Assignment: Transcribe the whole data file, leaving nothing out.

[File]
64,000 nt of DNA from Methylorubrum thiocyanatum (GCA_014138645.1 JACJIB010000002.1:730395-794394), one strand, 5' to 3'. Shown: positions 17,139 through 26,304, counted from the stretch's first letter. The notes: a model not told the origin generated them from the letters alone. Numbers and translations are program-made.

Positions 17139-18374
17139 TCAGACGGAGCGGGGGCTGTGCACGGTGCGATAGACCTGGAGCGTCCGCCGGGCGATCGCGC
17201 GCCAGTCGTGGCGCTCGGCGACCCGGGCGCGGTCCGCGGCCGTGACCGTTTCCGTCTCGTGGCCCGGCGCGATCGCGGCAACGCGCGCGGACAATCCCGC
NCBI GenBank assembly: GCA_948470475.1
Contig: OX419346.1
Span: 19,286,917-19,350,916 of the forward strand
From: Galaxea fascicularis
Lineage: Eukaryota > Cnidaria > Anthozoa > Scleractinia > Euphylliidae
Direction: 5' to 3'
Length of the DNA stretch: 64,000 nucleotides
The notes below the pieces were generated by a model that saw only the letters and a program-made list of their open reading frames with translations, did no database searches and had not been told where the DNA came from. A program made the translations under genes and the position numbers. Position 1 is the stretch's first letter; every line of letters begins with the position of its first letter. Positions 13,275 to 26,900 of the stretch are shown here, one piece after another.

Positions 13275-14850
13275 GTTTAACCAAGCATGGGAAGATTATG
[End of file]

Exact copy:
64,000 nt of DNA from Methylorubrum thiocyanatum (GCA_014138645.1 JACJIB010000002.1:730395-794394), one strand, 5' to 3'. Shown: positions 17,139 through 26,304, counted from the stretch's first letter. The notes: a model not told the origin generated them from the letters alone. Numbers and translations are program-made.

Positions 17139-18374
17139 TCAGACGGAGCGGGGGCTGTGCACGGTGCGATAGACCTGGAGCGTCCGCCGGGCGATCGCGC
17201 GCCAGTCGTGGCGCTCGGCGACCCGGGCGCGGTCCGCGGCCGTGACCGTTTCCGTCTCGTGGCCCGGCGCGATCGCGGCAACGCGCGCGGACAATCCCGC
NCBI GenBank assembly: GCA_948470475.1
Contig: OX419346.1
Span: 19,286,917-19,350,916 of the forward strand
From: Galaxea fascicularis
Lineage: Eukaryota > Cnidaria > Anthozoa > Scleractinia > Euphylliidae
Direction: 5' to 3'
Length of the DNA stretch: 64,000 nucleotides
The notes below the pieces were generated by a model that saw only the letters and a program-made list of their open reading frames with translations, did no database searches and had not been told where the DNA came from. A program made the translations under genes and the position numbers. Position 1 is the stretch's first letter; every line of letters begins with the position of its first letter. Positions 13,275 to 26,900 of the stretch are shown here, one piece after another.

Positions 13275-14850
13275 GTTTAACCAAGCATGGGAAGATTATG